Lakeside, CA asked in Medical Malpractice, Consumer Law and Health Care Law for California

Q: Who do I report a medical provider to that hasn’t reimbursed me for overpayment? It’s been 60 days since they’ve known.

I was charged $1280 for services from a medical provider that partners with my medical insurance on January 30, 2024. I paid the bill in full in February 2. My insurance provider notified me that with the portion they paid to the facility, I should’ve only paid $892. I contacted the medical provider for reimbursement on February 12. They acknowledged over the phone that I should receive reimbursement for $388. It’s now been over 2 months and I still haven’t received reimbursement. What can I do to get my reimbursement as soon as possible? I’ve called multiple times to no avail.

3 Lawyer Answers
Leon Bayer
Leon Bayer
  • Consumer Law Lawyer
  • Long Beach, CA
  • Licensed in California

A: Tell them on the phone that if you don't have the money in 48 hours you will report them to Medicare, and the state board of quality medical control.

Scott Richard Kaufman agrees with this answer

Scott Richard Kaufman
Scott Richard Kaufman
  • Consumer Law Lawyer
  • Los Altos, CA
  • Licensed in California

A: Phone calls are often difficult to "save" which is why I prefer writings.

Keep a detailed record of the writings and if they are not going to pay

shortly, bring your records to small claims court. It is a loosened up

place to be, see "Judge Judy" for example and no attorneys allowed.

James L. Arrasmith
James L. Arrasmith pro label Lawyers, want to be a Justia Connect Pro too? Learn more ›
  • Estate Planning Lawyer
  • Sacramento, CA
  • Licensed in California

A: I understand your frustration with not receiving your reimbursement in a timely manner. Under California law, health care providers are required to reimburse overpayments within 180 days of receiving notice of the overpayment (California Health and Safety Code Section 1371.1). However, many providers aim to process reimbursements much sooner.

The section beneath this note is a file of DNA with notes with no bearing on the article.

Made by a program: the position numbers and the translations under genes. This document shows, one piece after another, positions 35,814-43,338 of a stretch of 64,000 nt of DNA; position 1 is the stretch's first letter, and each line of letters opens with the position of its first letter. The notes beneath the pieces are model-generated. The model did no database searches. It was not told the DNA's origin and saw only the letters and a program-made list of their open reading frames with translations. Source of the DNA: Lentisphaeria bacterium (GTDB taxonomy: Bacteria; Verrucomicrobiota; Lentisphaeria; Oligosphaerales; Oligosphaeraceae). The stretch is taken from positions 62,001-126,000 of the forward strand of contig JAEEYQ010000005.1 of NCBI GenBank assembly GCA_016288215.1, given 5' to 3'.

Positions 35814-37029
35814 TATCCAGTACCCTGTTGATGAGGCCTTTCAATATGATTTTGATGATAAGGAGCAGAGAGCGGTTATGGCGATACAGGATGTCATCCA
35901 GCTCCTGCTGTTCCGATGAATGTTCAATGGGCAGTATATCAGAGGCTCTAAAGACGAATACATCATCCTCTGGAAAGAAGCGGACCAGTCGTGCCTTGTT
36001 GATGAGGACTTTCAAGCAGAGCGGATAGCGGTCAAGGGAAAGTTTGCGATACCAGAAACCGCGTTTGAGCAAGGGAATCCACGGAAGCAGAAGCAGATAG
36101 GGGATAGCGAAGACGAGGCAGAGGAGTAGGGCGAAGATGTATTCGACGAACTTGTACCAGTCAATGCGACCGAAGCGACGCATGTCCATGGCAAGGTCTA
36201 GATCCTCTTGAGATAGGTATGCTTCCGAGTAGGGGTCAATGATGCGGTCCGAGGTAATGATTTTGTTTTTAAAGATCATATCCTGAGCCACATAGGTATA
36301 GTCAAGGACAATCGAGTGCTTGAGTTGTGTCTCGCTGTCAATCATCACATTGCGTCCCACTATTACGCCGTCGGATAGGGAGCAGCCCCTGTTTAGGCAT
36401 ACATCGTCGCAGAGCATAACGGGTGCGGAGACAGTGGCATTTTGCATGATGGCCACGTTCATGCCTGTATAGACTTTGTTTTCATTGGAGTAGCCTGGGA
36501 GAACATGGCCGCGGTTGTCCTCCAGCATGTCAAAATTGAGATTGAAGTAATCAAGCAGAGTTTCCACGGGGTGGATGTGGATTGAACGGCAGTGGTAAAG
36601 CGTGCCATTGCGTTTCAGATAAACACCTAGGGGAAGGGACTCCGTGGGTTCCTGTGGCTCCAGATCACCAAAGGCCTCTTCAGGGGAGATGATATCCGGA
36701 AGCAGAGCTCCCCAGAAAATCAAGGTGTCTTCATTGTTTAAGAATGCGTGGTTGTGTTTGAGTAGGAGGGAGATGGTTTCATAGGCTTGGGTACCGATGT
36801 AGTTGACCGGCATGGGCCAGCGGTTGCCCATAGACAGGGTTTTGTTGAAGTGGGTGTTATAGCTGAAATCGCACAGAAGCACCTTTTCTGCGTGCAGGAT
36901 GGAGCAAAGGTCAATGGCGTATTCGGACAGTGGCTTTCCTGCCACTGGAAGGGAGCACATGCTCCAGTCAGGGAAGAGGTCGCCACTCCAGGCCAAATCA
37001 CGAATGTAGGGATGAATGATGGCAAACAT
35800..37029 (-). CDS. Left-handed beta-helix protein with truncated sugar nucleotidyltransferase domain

Here are some steps you can take to escalate the issue and seek a resolution:

1. File a complaint with the California Department of Managed Health Care (DMHC). The DMHC regulates health plans in California and can assist with disputes between patients and providers.

2. Submit a complaint to the Medical Board of California. The Medical Board investigates complaints against physicians and certain other medical professionals. You can file a complaint online through their website.

3. Consider contacting your insurance provider again. Explain the situation and ask if they can intervene on your behalf to ensure the medical provider processes your reimbursement promptly.

4. Send a formal written request to the medical provider, detailing the dates of your previous communications and the amount owed. Request a specific date by which you expect to receive the reimbursement and mention that you are prepared to file complaints with the appropriate regulatory agencies if necessary.

5. If the amount is significant and the provider continues to be unresponsive, you may want to consult with a local attorney who specializes in healthcare law to discuss potential legal options.

Remember to keep detailed records of all your communications with the medical provider and your insurance company. If you do end up filing formal complaints, this documentation will be important to support your case. Hopefully, by taking these steps, you can resolve the issue and receive your reimbursement soon.

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